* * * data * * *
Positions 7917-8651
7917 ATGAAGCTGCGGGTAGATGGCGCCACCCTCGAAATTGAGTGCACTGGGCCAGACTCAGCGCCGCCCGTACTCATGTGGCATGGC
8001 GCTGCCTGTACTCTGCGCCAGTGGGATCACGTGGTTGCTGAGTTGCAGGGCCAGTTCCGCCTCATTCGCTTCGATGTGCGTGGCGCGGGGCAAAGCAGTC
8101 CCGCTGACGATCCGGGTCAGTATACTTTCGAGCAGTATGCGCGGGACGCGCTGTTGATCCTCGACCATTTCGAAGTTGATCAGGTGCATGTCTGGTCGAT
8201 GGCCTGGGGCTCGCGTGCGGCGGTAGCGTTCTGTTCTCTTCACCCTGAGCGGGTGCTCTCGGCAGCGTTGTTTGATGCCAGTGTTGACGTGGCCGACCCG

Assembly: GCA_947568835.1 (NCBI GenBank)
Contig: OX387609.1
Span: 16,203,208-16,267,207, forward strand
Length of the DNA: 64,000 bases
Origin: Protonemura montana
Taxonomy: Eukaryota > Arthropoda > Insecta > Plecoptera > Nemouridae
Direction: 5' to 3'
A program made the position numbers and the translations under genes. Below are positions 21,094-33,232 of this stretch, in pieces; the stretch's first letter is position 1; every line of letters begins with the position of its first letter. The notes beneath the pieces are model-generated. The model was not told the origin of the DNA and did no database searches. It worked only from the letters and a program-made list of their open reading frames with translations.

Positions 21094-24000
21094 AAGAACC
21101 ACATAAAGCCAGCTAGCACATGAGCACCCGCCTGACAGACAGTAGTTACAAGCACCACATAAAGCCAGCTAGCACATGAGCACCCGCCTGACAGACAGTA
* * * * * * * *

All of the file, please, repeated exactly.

Positions 7917-8651
7917 ATGAAGCTGCGGGTAGATGGCGCCACCCTCGAAATTGAGTGCACTGGGCCAGACTCAGCGCCGCCCGTACTCATGTGGCATGGC
8001 GCTGCCTGTACTCTGCGCCAGTGGGATCACGTGGTTGCTGAGTTGCAGGGCCAGTTCCGCCTCATTCGCTTCGATGTGCGTGGCGCGGGGCAAAGCAGTC
8101 CCGCTGACGATCCGGGTCAGTATACTTTCGAGCAGTATGCGCGGGACGCGCTGTTGATCCTCGACCATTTCGAAGTTGATCAGGTGCATGTCTGGTCGAT
8201 GGCCTGGGGCTCGCGTGCGGCGGTAGCGTTCTGTTCTCTTCACCCTGAGCGGGTGCTCTCGGCAGCGTTGTTTGATGCCAGTGTTGACGTGGCCGACCCG

Assembly: GCA_947568835.1 (NCBI GenBank)
Contig: OX387609.1
Span: 16,203,208-16,267,207, forward strand
Length of the DNA: 64,000 bases
Origin: Protonemura montana
Taxonomy: Eukaryota > Arthropoda > Insecta > Plecoptera > Nemouridae
Direction: 5' to 3'
A program made the position numbers and the translations under genes. Below are positions 21,094-33,232 of this stretch, in pieces; the stretch's first letter is position 1; every line of letters begins with the position of its first letter. The notes beneath the pieces are model-generated. The model was not told the origin of the DNA and did no database searches. It worked only from the letters and a program-made list of their open reading frames with translations.

Positions 21094-24000
21094 AAGAACC
21101 ACATAAAGCCAGCTAGCACATGAGCACCCGCCTGACAGACAGTAGTTACAAGCACCACATAAAGCCAGCTAGCACATGAGCACCCGCCTGACAGACAGTA